"Franklin agreed, and said given how young podcasting is, it's important to look beyond what's available today to see a day when it will be widely used by public radio, churches, universities, families and anyone else with a microphone. "Most people misjudge the usefulness of the technology by judging the content," said Franklin. "(They) say, 'Why would I want to listen to this audio blog?' When in fact, the future of the technology has nothing to do with audio blogs."

Tsunami citizen journalism

"If Web users want to read bloggers' experiences or see their images, editors shouldn't be satisfied with having them go to Google to find it. "Isn't that editors' role in the first place?" Potts says. "To pick the best content and make it available to people? That's their job."

Good question, and the answer is yes....

woensdag 5 januari 2005

Mobile and open: a manifesto

Howard Rheingold speaks out on an open and mobile world, but understands that his vision is not a desired reality for everyone...

"The devices that most people on earth will carry or wear in coming decades could become platforms for technical and entrepreneurial innovation, foundations for industries that don't exist yet, enablers of social and political change. However, it is far from certain that mobile media will go the route of the PC, where teenage dropouts like Bill Gates and Steve Jobs and millions of others actively shaped the technology, or the Internet, where search engines were invented in dorm rooms and innovators like Tim Berners-Lee gave away the World Wide Web for free without asking permission or changing any wiring."

Fortune blogging

Fortune has a good story on blogging. Like Joi Ito says it: "a lot of the stories will be familiar to heavy blog readers but it's a great summary of what's going on and a "must send" link to people you know who still don't understand blogs."

"When everybody has a tool for talking to the rest of the world, you can't hide from your mistakes. You have to face them. Once you commit to an open dialogue, you can't stop. And it's painful." As the impact of blogs spreads through global business, that pain—and promise—will be something companies will have to deal with. And if they don't? You're bound to read about it in a blog."

Blogging for a good cause

GeenStijl, a popular Dutch weblog, offers (in Dutch) readers the possibility to post a blog entry on if they can proof they donated at least 50 Euro for the victims of last week's tsunami in Asia. I like the idea (of selling out a popular weblog for a good cause), although some of the posts are definitely off topic (which isn't necessarily a bad thing...). One guy, Big Willem, even placed a personal, he's looking for a date...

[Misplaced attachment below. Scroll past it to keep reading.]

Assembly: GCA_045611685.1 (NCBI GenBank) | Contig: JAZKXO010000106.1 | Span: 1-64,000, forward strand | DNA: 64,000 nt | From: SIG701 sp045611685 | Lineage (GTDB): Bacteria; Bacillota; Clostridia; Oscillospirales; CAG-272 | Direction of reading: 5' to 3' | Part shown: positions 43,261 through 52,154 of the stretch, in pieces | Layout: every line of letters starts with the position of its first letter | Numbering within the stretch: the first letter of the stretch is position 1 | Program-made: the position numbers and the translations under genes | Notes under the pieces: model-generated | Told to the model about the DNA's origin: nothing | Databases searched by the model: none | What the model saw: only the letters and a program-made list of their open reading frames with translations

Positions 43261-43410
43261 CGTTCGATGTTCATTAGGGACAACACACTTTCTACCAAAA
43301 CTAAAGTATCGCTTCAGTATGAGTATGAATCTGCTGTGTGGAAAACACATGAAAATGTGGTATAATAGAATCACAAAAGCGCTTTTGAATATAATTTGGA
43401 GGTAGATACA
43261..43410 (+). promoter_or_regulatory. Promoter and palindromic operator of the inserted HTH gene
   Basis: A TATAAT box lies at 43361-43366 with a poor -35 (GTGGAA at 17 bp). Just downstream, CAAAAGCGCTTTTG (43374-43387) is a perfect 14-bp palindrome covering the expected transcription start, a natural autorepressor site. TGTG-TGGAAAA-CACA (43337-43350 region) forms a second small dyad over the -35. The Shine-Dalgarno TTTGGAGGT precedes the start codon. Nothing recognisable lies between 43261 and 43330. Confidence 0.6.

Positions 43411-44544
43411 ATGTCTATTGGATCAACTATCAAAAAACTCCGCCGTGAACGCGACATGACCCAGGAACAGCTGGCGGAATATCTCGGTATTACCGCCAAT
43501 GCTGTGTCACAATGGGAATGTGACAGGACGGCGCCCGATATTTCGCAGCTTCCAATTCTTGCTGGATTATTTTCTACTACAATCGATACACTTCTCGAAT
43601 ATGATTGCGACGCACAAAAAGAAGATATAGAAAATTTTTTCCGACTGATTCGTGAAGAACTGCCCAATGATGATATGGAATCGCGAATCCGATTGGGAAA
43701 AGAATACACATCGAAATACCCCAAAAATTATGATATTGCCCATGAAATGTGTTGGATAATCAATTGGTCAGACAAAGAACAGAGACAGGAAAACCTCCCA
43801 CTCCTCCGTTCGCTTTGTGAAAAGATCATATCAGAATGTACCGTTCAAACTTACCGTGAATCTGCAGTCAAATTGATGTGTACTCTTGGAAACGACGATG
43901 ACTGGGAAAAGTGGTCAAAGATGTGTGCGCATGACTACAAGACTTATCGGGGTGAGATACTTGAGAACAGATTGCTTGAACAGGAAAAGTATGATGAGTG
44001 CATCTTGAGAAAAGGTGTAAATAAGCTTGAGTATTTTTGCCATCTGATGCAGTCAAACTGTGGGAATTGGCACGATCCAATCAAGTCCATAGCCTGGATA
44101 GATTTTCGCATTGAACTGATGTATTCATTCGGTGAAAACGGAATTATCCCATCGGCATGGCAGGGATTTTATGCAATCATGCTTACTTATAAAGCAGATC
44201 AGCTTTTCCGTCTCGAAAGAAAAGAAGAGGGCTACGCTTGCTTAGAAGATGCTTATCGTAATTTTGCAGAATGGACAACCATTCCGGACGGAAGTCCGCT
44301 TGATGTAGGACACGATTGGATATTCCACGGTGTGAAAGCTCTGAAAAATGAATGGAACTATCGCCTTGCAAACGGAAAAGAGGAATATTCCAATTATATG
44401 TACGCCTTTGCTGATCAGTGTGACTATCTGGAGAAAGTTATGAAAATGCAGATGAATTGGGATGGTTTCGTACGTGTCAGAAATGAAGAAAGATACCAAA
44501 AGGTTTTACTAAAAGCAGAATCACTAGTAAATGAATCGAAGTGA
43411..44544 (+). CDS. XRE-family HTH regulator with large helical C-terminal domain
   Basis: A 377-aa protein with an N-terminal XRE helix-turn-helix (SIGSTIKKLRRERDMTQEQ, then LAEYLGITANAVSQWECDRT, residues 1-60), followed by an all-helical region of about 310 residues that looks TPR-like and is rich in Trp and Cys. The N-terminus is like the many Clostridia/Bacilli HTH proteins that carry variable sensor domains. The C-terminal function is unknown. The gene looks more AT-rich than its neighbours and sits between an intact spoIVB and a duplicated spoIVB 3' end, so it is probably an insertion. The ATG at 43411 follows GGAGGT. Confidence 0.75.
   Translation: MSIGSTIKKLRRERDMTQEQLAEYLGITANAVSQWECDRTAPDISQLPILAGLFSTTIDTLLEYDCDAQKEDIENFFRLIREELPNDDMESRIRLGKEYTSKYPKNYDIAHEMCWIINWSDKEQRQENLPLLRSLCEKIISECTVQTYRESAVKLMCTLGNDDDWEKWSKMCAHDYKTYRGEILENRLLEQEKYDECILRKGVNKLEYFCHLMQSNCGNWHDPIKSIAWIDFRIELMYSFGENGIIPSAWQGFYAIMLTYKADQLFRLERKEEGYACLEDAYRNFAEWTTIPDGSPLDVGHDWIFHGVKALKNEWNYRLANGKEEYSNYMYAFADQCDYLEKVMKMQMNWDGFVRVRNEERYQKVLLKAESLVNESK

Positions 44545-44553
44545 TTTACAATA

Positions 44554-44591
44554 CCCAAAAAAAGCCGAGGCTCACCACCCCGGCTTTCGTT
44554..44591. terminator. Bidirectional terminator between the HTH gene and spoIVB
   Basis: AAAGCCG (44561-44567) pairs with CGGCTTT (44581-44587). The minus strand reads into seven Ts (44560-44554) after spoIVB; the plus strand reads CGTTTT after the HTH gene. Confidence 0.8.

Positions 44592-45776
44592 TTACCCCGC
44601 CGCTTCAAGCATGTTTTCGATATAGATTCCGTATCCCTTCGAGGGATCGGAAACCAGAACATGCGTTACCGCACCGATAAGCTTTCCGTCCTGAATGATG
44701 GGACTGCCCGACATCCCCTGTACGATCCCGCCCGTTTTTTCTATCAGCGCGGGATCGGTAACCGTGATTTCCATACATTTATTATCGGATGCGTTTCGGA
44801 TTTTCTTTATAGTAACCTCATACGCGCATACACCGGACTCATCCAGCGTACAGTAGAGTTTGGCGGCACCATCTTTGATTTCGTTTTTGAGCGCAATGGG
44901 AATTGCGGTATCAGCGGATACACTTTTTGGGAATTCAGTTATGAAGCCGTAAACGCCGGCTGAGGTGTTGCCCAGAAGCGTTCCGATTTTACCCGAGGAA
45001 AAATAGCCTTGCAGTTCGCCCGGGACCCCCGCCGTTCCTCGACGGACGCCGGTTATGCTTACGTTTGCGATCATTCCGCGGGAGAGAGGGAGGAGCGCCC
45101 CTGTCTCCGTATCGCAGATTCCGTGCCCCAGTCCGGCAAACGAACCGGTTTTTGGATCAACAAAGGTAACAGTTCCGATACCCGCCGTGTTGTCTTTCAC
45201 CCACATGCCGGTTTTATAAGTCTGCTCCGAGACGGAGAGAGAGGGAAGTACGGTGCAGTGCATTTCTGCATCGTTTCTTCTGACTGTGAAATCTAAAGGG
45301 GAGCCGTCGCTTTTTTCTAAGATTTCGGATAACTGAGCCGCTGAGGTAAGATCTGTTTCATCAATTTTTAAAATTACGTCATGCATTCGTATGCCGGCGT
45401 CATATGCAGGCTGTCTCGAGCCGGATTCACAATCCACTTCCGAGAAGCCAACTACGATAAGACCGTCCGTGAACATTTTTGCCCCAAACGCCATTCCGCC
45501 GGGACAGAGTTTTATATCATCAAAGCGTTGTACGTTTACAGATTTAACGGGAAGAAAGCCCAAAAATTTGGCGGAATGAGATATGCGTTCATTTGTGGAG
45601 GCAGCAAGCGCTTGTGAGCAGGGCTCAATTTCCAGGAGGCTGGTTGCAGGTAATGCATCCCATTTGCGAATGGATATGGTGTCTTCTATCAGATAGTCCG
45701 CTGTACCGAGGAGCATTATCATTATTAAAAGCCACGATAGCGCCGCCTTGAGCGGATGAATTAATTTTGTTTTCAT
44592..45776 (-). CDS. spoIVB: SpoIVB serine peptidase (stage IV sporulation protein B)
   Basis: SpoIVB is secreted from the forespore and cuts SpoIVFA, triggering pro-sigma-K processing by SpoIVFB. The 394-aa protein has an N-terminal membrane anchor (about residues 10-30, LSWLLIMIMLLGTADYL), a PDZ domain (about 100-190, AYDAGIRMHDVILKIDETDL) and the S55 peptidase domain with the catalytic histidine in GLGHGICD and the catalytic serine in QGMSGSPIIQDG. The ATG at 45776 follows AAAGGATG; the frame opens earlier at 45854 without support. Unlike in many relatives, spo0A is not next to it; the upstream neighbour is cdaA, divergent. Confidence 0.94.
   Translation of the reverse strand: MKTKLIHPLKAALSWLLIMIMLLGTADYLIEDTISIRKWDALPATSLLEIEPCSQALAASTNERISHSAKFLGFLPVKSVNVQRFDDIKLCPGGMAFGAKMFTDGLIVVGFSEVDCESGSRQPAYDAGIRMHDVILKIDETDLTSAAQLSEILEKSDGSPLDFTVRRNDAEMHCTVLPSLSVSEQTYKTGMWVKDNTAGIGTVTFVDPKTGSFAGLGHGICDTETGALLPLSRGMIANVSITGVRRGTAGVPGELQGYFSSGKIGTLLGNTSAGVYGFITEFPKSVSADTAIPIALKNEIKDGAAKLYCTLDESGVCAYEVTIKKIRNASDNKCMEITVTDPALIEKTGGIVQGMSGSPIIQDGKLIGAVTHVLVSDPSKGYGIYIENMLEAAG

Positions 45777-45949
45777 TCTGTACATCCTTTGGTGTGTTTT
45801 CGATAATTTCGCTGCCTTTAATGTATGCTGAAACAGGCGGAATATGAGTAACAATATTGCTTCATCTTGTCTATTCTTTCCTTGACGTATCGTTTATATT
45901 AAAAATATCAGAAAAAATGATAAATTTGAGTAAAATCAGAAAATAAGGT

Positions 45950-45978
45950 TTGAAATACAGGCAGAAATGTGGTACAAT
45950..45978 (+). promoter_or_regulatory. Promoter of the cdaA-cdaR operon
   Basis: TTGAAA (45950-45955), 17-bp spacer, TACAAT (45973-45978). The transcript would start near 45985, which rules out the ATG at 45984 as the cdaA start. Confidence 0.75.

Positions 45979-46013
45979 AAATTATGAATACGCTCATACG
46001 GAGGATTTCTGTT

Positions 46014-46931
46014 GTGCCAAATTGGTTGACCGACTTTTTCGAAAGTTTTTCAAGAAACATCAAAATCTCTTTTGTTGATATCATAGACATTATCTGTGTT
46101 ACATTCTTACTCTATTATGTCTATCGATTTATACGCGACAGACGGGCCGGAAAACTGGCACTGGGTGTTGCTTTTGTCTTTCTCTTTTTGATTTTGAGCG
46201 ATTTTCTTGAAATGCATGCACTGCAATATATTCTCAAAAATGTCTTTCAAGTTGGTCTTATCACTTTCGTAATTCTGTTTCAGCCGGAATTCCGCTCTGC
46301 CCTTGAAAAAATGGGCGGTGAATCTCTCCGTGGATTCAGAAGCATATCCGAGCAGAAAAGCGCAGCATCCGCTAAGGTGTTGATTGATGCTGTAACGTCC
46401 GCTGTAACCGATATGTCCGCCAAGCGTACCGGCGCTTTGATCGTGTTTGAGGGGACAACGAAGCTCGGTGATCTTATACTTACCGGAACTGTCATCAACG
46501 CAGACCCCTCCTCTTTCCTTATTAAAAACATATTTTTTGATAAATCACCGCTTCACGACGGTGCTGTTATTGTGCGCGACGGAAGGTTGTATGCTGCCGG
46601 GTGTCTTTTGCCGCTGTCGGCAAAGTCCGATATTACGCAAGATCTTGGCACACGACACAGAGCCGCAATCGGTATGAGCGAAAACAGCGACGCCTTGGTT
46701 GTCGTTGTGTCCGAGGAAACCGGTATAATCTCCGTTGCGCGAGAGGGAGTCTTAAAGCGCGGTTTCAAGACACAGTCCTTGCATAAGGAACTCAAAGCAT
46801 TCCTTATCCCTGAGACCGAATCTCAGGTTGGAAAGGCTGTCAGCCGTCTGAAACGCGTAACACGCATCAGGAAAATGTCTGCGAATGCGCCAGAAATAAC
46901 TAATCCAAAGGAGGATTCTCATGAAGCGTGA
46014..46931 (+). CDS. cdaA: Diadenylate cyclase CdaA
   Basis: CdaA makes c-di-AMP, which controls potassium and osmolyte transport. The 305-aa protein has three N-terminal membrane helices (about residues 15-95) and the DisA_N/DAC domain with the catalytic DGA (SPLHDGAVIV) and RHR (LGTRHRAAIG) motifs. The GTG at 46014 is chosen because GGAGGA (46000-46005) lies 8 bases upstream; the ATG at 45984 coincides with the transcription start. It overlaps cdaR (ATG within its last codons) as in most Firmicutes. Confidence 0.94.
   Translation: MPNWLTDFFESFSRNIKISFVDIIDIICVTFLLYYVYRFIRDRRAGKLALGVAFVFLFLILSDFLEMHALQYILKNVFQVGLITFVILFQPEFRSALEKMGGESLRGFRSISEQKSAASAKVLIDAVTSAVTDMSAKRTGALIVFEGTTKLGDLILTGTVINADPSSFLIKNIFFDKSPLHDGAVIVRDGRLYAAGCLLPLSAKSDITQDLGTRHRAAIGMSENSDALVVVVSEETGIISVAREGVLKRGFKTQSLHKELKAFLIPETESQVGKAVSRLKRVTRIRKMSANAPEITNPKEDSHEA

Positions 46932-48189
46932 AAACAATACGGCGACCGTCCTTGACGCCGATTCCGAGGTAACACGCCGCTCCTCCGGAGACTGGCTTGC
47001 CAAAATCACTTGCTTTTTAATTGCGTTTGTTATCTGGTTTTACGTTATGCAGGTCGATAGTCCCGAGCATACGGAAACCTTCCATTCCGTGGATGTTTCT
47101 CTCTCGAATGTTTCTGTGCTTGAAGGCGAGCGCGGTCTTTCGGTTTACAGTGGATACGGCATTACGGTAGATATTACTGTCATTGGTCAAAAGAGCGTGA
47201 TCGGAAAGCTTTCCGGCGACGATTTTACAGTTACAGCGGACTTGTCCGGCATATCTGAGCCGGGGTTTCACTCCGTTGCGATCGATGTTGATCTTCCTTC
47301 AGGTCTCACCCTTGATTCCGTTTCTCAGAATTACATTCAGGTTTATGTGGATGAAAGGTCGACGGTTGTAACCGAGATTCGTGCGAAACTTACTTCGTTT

dinsdag 4 januari 2005

Frequency 1550

A couple of years ago I wrote a research proposal on Game Based Learnig (GBL). The project didn't work out, but the subject still fascinates me. Waag Society in Amsterdam will be running a pilot, Frequency 1550, "examining whether it's possible to provide a technology supported educational location-based experience." I wish I was 11 again so I could participate...;-)

"In the Frequency 1550 mobile game, students will be transported to the medieval Amsterdam of 1550 via a medium so familiar to this agegroup as the mobile phone. The pilot will take place in 2005 from 7 to 9 February and is supported by KPN Mobile's UMTS network."

maandag 3 januari 2005

EPIC: Evolving Personalized Information Construct

Some nice thinking on where the future might take us. Although it's a just a scenario, some people should wake up and look at todays' facts.

"Google combines all of its services - TiVo, Blogger, GMail, GoogleNews and all of its searches into the Google Grid, a universal platform that provides a functionally limitless amount of storage space and bandwidth to store and share media of all kinds. Always online, accessible from anywhere. Each user selects her own level of privacy. She can store her content securely on the Google Grid, or publish it for all to see. It has never been easier for anyone, everyone to create as well as consume media."

zondag 2 januari 2005

Tsunami videos via BitTorrent

My previous post was all about BitTorrent, a very efficient way of distributing large media files very quickly. Last week's Tsunami has resulted in a couple of eye witness videos that can now be downloaded via BitTorrent. Here are the links to these amazing captures.

Patong Beach

Koh Lanta

Sri Lanka Resort

Sri Lanka


Penang Beach

You can find BitTorrent here if you're not already using it.

Out of control

I've just written a column for Muziek en Beeld, a Dutch magazine for the entertainment industry, where I tried to make a point similar to what Mark Pesce is saying here.

"If Napster hadn't been run out of business by the RIAA, it's unlikely that any need for Gnutella would have arisen; if the RIAA hadn't attacked that single point of failure, there'd have been no need to develop a solution which, by design, has no single point to failure. It's as though both sides in the war over piracy and file sharing are engaged in an evolutionary struggle: every time one side comes up with a new strategy, the other side evolves a response to it. This isn't just a cat-and-mouse game; each attack by the RIAA, generates a response of increasing sophistication. And, today, the MPAA has blundered into this arms race. This was, as will soon be seen, a Very Bad Idea."

On Flickr

For anyone who doesn't understand what distinguishes Flickr from other photo sharing websites, go read this Salon article. Flickr is, to me, a great example of how the online world adds a new dimension to the real world. Something I am continually experiencing with my own photoblog as well, but the impact of (the) Flickr (model) goes a bit further. Whether people like it or not...

"But more remarkable was the kind of running commentary from their wedding guests about their honeymoon in Amsterdam and Paris that took place on Flickr while it was still happening. "When we were wandering around we would take pictures with the camera phone, and we would post them immediately," Champ explains. "It was funny to get back and find people were having this real-time conversation about where we were. 'They're at Cafe Hugo near Place Des Vosges!' It was kind of unexpected to see all this dialogue."